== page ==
"Running a search on the database we found two access-points in the general vicinity of Eos, one close and one distant, that, though defined years ago, were still safe to use." He grinned at me. "That is, safe technically. Socially, they each had a couple of minor drawbacks. The main problem with the close one, in Z'Hann Territory, was the Z'Hann's unfortunate habit of killing male strangers on sight. That left the distant one, in Donda Territory, as our only alternative. On balance, which access-point posed the least risk turned out to be a tough question, but after days of heated debate we finally decided the odds favored the one in Donda Territory, primarily because the Donda are, by and large, considered slightly more sane than the Z'Hann and therefore slightly less likely to shoot first and ask questions later."

I returned his grin. "Thank you," I murmured. "But I can well see the Z'Hann's point."

"True," he said, and I could tell he too was thinking about the reception we each had received from the naturalborn when first entering PDU-1.

"They were both almost killed!" the admin said harshly, breaking her long silence. "If it hadn't been for Wong having her medical kit along and being able to administer field conditioning to each of those thugs whose ships --"

Wong spoke for the first time, in a quiet, precise voice. "Perhaps it turned out for the best," she said to the admin. "The Donda might be able to utilize the conditioning of those two men if she travels the same route and finds she needs their assistance. After all, she too will have to enter Eos in disguise." She shifted her gaze to me, a strange, almost detached look in her eyes, much as if I were an object of vague interest under a bioscan, said, "I will explain how to activate their conditioning and under what circumstances it may be used when I configure your bracelet and install the mental block you will need for protection against the oracles."

* * *

I shuddered slightly in the damp breeze that came with dawn, thinking about the oracles. Their powers, like ours, came from an ability to exploit the an'tala bug, but instead of using them to bond with a different life-form for the purpose of survival, they used them for political control.

Unlike the Donda and Z'Hann, the oracles were few in number, for their talent was more rare than ours and took many years to develop. But their lack of numbers, as far as the rulers of Eos, Port Da'Kal, and A'Kon were concerned, was more than compensated for by the sheer strength of their powers. These powers, with a range of approximately two passages, made the oracles a serious threat to those who lived within their reach, because they were able, once in their trance, to monitor what they called ripples in the loom of existence -- the general location, moods, and scattered thoughts of isolated individuals. In addition to this, a few of the more powerful oracles were able to perform what they called a deep-probe. Under certain circumstances, usually after making direct physical contact with a prisoner who had been weakened by intense, prolonged torture, they could probe that person's mind, stripping it to its core. This invariably resulted in the destruction of the prisoner's mind, which the Toh'a, though not the Ka'Don, would then put to political use, chaining his victim to a post in the central square, drooling and babbling, as an object lesson to others.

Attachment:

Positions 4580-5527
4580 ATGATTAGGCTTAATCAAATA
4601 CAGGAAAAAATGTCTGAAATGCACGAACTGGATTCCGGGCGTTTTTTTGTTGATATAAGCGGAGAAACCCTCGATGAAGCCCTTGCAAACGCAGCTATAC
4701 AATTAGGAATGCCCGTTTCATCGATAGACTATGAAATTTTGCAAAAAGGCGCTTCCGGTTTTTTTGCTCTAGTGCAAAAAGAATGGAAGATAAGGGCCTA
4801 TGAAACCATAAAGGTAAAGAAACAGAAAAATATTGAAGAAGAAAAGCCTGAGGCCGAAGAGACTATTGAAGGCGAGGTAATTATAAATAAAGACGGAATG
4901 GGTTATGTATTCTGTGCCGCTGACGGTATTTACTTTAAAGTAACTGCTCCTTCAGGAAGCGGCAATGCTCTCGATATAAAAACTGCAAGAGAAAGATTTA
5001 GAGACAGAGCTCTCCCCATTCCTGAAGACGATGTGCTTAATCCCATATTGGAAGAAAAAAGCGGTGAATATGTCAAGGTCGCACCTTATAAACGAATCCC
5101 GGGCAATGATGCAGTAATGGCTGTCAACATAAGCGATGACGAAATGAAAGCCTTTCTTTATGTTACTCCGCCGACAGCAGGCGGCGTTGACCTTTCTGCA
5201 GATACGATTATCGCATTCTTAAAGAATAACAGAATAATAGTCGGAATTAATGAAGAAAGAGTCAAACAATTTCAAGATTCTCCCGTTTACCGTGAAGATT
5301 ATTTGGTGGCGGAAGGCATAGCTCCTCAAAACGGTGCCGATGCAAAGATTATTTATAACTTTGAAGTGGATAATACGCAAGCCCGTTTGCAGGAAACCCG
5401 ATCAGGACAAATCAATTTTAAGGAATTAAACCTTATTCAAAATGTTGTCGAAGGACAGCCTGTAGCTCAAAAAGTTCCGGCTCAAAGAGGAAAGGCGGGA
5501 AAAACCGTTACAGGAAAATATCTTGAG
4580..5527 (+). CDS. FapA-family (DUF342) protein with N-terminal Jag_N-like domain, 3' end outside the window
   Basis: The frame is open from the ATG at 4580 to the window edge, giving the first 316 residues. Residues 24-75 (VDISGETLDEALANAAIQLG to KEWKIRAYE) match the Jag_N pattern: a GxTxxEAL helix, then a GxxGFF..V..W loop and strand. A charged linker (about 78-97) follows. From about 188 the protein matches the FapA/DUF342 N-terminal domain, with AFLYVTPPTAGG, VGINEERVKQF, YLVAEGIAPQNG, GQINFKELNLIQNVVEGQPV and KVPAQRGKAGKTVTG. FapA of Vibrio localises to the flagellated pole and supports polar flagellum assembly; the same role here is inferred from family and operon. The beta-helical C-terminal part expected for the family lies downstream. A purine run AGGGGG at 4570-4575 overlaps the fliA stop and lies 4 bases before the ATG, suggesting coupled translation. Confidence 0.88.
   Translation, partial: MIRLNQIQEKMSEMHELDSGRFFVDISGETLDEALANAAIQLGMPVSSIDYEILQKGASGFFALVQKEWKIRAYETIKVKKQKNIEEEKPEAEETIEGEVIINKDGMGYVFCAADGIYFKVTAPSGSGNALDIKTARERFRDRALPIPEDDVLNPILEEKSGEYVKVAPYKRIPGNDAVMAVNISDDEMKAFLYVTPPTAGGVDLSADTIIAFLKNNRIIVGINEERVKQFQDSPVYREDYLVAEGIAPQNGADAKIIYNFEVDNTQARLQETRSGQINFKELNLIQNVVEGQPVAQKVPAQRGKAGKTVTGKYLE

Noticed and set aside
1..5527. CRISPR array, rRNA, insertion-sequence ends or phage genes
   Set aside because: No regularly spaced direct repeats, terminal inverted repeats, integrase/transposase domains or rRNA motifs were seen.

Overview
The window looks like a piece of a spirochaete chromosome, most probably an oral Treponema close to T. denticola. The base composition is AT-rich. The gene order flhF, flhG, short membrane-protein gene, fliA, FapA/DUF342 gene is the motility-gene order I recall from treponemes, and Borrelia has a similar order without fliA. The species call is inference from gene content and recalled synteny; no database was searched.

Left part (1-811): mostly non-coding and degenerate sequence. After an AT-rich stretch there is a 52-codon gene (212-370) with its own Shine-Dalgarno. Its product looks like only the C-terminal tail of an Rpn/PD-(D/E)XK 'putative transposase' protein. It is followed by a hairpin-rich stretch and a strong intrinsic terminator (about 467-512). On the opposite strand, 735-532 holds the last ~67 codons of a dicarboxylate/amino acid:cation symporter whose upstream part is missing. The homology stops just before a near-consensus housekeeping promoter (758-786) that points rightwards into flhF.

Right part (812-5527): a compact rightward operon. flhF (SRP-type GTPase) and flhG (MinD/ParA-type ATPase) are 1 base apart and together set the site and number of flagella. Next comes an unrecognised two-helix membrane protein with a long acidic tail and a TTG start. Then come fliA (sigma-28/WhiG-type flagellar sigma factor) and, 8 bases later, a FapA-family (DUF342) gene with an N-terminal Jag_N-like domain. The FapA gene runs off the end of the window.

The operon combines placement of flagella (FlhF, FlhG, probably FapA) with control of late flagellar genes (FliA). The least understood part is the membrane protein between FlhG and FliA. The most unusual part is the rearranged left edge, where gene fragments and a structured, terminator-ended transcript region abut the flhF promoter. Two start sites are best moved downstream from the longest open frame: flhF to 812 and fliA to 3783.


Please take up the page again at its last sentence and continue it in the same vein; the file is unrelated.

However, because of the range limitation, the oracles rarely attempted to monitor either the lands of the Donda or the Z'Hann, for seeking wispy shadows drifting across vast landscapes, shadows so dreamlike they may or may not even be there, was for the most part a fruitless endeavor. At best all they could extract from us was a possible guess at position, a slight alteration in the background noise that was so subtle it was almost useless. And that only if one of the three city-states managed to get an oracle fairly close to where we might be, for in the desert the telepathic barrier the diaks erected to prevent cross talk between the various diak/warrior dyads protected us in spite of the distinctive signature of our an'tala-trained and addicted minds.

Perhaps partly because we made such frustrating targets, it was the naturalborn who eventually became the oracles' prey. Over time their duties had evolved into the supervision of intricate intelligence operations between the city-states, the maintenance of internal security for the rulers and priests, the interrogation of prisoners, and the manipulation of religious superstitions in Eos and A'Kon, along with public opinion in secular Port Da'Kal -- all matters that rarely had occasion to affect us directly. Unless we tried to enter one of their communities.

This was the reason why, were I to undertake the Sages' mission, I would have to permit Wong to set within my mind the same block they themselves used -- so I could not only enter Eos undetected by the Toh'a's oracle, but as well, if captured, resist interrogation by either physical torture or deep-probe. For although a warrior, once separated from her diak, was vulnerable to an oracle's powers, that wasn't the case with the Sages. From them an oracle could only receive a blank, a nothingness. Yet that too could be a hazard, a potential giveaway, if the Sages were accompanied by naturalborn individuals or warriors, because of the personal interactions between protected and unprotected minds that, during the oracles' random surveillance of the loom, could strike a wrong note, since they were occurring between what the oracles saw as normal and null areas.